Saturday, Aug. 12 • Main Stage 11 a.m. to 12:30 p.m. Wild Mountain Wild Mountain is a Colorado-based Celtic bluegrass band formed in 2016 with multi-instrumentalist/ composer Mike Nile, violinist Renee Fine, banjo player/ guitarist David Potter, lead vocalist Sarah Jones, bass player Dave Sweeney and percussionist John Ware. The band’s debut album “Greengrass” was recorded at Grapevine Studios in Wheat Ridge, Colorado and was produced by Nile and Neale Heywood of Fleetwood Mac fame. 1 to 3:30 p.m. DELTA SONICS Local blues band Delta Sonics can frequently be found playing the main room of Clancey’s Irish Pub

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in Wheat Ridge. Led by singer and harmonica player Al Chesis, the band has been entertaining audience and winning awards since the 1990s. They have opened for many nationally known blues artists, including Junior Wells, Taj Mahal, Clarence "Gatemouth" Brown, The Radiators, the Fabulous Thunderbirds, Tommy Castro and Charlie Musselwhite. Most recently, The Delta Sonics have also backed Steadyrollin Bob Margolin , Big Bill Morganfield, Bo Diddley (2004), and Pinetop Perkins on their recent club and festival performances in Colorado. 4 to 5:30 p.m. SILVER AND SMOKE Silver and Smoke is a western rock/blues band from Denver comprised of Ty Bray on vocals and guitar, Dino Ianni on lead guitar and saxophone, Diego Valenzuela on drums, and Rick Brown on bass.​The diverse sound of their songwriting and performance includes blues, classic rock, soul, folk, country, alt rock, pop, ska, punk, bluegrass, jazz, and classical. The formed in 2015 and have since released a debut EP titled “Workhorse” in March 2016 and four months later came out with another EP called “Marking Time.” The band has toured extensively along the West Coast and have shared the stage with The Mavericks and Asleep At The Wheel. The band is currently working on a third album. 6 to 7:30 p.m. RACHEL AND THE RUCKUS Rachel and the Ruckus bring their blues/rock/funk to Wheat Ridge from Boulder. Singer/keyboard player Rachel Alena leads the band comprised of guitarist Alec Sims, bassist Vince Carmellini, saxophonist Andrew Vogt and drummer Jimmy Yozell. Alena grew up in Los Angeles, listening her parents’ band. Her father played guitar with classic bands, such as the Ronettes and the Crystals, and he was an original member of Phil Spector’s ‘Wall of Sound.’ Rachel moved to Colorado in 2000 and formed Rachel and the Ruckus in 2010. 8 to 9 p.m. and 9:30 to 11 p.m. SWERVE Denver-based Swerve covers modern country and classic rock tunes that keep the dance floor jamming with what they call “redneck yuppie biker party music.”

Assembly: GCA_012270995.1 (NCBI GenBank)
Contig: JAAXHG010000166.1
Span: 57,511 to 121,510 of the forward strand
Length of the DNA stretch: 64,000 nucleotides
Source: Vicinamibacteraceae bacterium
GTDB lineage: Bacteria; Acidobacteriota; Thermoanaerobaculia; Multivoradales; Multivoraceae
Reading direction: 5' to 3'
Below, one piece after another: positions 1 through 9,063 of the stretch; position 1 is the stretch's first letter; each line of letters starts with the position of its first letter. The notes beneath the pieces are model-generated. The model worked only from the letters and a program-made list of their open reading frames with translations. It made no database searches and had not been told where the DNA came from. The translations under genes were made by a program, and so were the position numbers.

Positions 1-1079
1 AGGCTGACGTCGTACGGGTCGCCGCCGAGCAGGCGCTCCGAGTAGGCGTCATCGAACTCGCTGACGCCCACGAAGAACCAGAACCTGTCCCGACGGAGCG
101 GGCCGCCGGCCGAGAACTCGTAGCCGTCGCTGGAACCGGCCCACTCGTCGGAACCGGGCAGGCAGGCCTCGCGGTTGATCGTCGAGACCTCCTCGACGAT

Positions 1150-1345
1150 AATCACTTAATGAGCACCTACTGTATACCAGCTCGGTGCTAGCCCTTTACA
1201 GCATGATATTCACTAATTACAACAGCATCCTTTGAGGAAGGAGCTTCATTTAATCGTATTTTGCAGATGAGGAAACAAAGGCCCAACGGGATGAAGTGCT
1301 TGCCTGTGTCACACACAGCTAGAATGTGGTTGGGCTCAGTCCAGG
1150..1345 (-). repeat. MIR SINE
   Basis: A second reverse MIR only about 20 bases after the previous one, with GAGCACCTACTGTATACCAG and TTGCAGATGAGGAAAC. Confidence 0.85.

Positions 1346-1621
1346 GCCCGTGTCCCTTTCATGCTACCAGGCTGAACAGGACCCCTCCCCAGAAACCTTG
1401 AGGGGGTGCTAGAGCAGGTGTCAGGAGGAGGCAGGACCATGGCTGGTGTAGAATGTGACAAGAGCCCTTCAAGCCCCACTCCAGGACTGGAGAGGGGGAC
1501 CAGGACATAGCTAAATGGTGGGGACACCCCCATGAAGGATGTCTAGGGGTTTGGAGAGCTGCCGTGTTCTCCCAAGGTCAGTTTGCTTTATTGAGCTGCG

Sunday, Aug. 13 • 11 a.m. to 1 p.m. JIM JAMM JIMMY Rockabilly trio Jim Jamm Jimmy has a sound that is edgy and seductive and a show that is nostalgically fisticuffs.. Frontman Jimmy Kolodziej writes his own music and lyrics, and has opened for such acts as The Brian Setzer Orchestra, Wanda Jackson and The B-52's.


Austin Young Band


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‘Rockin’ Carnations’ More Than ‘Just a Parade’

Parades in the U.S. date back a long way: Pequot Lakes, Minn., claims the first parade in the U.S. took place when legendary Paul Bunyan – circa 1834 – moved logging camps from old locations to new by sledding a stream of buildings over snow on skids pulled by the Great Blue Ox. The first parade on record was a St. Patrick’s Day Parade held in New York City in 1762. Completing the top four most anticipated annual parades in the U.S., the Mystick Crew of Comus society held the first Mardi Gras Parade in New Orleans in 1856, the Valley Hunt Club’s first Tournament of Roses Parade was held in Pasadena in 1890 and the “World’s Largest Store”

The Carnation Festival Parade takes place along West 38th Avenue between Depew and Upham streets, Saturday, Aug. 12, 9:30-11:30 a.m. Free.